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Health and Wellness in the news

 

 

Using Big Healthcare Data to Accelerate Medical Discovery
CXO Insights
19 July 2016 | CIO Review
by Marzieh Nabi, PARC

"The promise of big healthcare data is set to significantly pick up the pace, kicking off a new age of intelligent medicine,” says Marzieh Nabi, PARC Research Scientist and Technical Lead.

 

Smart Cities Improve the Health of Their Citizens
27 June 2016 | Forbes.com
by Mike Steep and Marzieh Nabi, PARC

Smart cities hold the promise to potentially make urban areas more efficient, more secure, and even more, um, health conscious?

Of course, the ultimate goal of any smart city is to improve urban infrastructures while minimizing costs, foster innovation in different industries, and improve the quality of life for its citizens. But, can smart cities actually improve our health?

 

Radio Interview -- From Dr. Google, to Dr. Facebook, and Beyond...
17 June 2013 | ABC Radio (Australia)
by Dr. Norman Swan

"Do you ever go online to search for symptoms you’re experiencing? It’s a trend known colloquially as Dr Google.

For Ashwin Ram, Dr. Google is just a step on the path to future healthcare. Ashwin is the Chief Innovation Officer for Augmented Social Cognition at PARC, in Silicon Valley."

 

Xerox Innovation Day at PARC
9 March 2013 | Health 2.0 News
by Kim Krueger

"Xerox and PARC have been on the cutting edge of innovation since the beginning: ethernet and laser printing are just two of their achievements. Now, they are well positioned to take advantage of their data handling services and analytics to develop and deploy a new set of value-added services. If Wednesday’s peek inside was any indication, we can expect to see the tradition of innovation continue at PARC and Xerox."

 

PARC Hard at Work to Solve Problems in Health Care, Batteries, Traffic
8 March 2013 | eWeek
by Chris Preimesberger

"PARC this week reminded everyone what an innovator it is. The lab, nestled in the Palo Alto, Calif., foothills, on March 6 gave reporters a look into diverse projects that it is working on and that will reach the market in a few years, such as long-living batteries, on-demand downtown parking and digital health care-assistant devices." 

 

Healthcare's Often Missing Element - The Human Element
2 August 2012 | Forbes
by Dan Munro

"In an effort to help providers to maximize the value of an EHR, Xerox turned to researchers at the venerable PARC (a company that Xerox spun-off about 10 years ago) as a way to explore the landscape of innovation around EHRs...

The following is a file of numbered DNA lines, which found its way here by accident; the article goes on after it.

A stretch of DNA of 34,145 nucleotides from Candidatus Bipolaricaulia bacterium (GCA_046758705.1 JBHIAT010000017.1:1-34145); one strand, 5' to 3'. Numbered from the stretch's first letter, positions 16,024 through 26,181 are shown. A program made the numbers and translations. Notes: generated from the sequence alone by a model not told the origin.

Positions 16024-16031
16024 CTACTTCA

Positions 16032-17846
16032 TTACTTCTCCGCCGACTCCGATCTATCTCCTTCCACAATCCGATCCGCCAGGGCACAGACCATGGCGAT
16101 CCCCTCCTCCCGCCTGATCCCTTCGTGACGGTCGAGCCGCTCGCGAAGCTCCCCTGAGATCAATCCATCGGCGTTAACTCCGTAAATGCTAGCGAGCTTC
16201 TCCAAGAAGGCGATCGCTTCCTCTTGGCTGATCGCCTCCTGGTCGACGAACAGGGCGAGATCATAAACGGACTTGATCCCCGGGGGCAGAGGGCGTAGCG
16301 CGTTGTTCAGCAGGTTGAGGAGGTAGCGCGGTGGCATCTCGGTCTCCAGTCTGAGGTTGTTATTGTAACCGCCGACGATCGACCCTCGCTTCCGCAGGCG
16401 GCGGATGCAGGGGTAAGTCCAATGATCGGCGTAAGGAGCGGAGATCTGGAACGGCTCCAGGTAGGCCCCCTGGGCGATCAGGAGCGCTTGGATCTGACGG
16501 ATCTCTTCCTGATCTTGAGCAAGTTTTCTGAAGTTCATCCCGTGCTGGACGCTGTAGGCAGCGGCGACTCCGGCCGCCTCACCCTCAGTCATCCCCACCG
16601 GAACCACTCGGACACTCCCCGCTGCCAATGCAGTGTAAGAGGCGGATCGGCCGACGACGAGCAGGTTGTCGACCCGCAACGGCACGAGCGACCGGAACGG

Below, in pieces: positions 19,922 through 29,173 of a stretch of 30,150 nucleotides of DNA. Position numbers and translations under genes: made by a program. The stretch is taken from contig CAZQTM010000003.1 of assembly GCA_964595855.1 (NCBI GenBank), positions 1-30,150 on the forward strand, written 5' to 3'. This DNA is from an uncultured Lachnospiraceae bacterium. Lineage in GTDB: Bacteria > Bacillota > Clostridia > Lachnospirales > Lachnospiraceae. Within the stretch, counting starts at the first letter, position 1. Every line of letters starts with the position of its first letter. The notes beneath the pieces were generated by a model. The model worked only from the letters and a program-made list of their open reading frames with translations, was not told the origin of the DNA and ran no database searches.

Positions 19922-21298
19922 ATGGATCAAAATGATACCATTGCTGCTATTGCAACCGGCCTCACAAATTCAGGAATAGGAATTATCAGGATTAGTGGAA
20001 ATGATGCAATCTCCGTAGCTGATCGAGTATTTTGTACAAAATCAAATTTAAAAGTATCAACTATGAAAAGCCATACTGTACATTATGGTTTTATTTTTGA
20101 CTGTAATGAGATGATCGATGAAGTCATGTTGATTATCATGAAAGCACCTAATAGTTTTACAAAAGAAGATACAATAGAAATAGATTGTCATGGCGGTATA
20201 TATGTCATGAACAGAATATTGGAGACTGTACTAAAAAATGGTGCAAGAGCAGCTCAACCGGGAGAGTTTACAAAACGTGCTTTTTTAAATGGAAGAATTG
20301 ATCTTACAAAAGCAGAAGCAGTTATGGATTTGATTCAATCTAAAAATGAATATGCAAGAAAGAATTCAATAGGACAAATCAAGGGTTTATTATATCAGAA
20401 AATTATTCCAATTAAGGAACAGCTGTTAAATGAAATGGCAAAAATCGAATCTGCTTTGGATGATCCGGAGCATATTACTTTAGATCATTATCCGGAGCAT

These large scale connections (Xerox, ACS, Allscripts) combined with the innovation engines of companies like PARC and The Breakaway Group represent an exciting development. It’s where innovation – including the human element – meets scale – in healthcare. PARC’s influence is still relatively early – and most clearly represents the opportunity around that human element. [PARC CEO] Steve Hoover summarized it best..."

 

Only 26 Percent of Americans Want Electronic Medical Records...
When it comes to healthcare, are Americans resistant to change?
31 July 2012 | release
by Xerox

"'A big part of PARC’s healthcare work for Xerox is using ethnography and other social science methods to observe and analyze actual work practices – not just what people say they do,' said Steve Hoover, CEO, PARC, a Xerox company. 'If there’s one thing that this survey tells us, coupled with our own experiences, it’s that you should never develop or deploy technology outside of the human context.'"

 

...Simplifying The Patient Care Process By Improving Electronic Health Record (EHR) Technology.
31 July 2012 | The Street

"Americans routinely use electronic files to manage their finances, communicate with friends and family and even take college courses – but when it comes to medical records – only 26 percent want them digital. The findings come from the third annual Electronic Health Records (EHR) online survey of 2,147 U.S. adults, conducted for Xerox by Harris Interactive in May 2012...

To help caregivers do more with this patient information, Xerox is working with researchers at PARC to explore EHRs as a gateway to a variety of healthcare innovation possibilities. The resulting technology tools will simplify back-office and front-line processes, reduce errors, and free up caregivers to spend more time and attention on day-to-day patient care."

 

Cassidy: PARC still in the business of innovation 10 years after Xerox spinoff
12 July 2012 | San Jose Mercury News
by Mike Cassidy

"PARC, once known as Xerox PARC, was spun out as a subsidiary of Xerox in 2002. For the past decade it's been responsible for its own bottom line, and it's been expected to turn a profit. It was a change from the days that PARC served one master: Xerox. Now, Hoover says, less than half the lab's work is for Xerox; the rest involves projects for other companies and government agencies. …PARC's independence means that its 180 scientists and technologists can't simply come up with ideas that are world-shattering, mind-bending and brilliant. A good portion of them have to be things that PARC and companies working with PARC can sell -- and in the near-term. Profit vs. blue-sky research: It's one of the oldest balancing acts among the research lab crowd.

...All that said, Hoover is determined to make sure that PARC researchers keep reaching for the next big thing that nobody has thought of yet. Yes, the lab has identified core areas that guide its research, including health and wellness, big data, cleantech, printed electronics, networking and innovation services. But, Hoover says, as much as 25 percent of its research investments are spent on projects outside the core areas, allowing scientists to stumble onto unforeseen breakthroughs."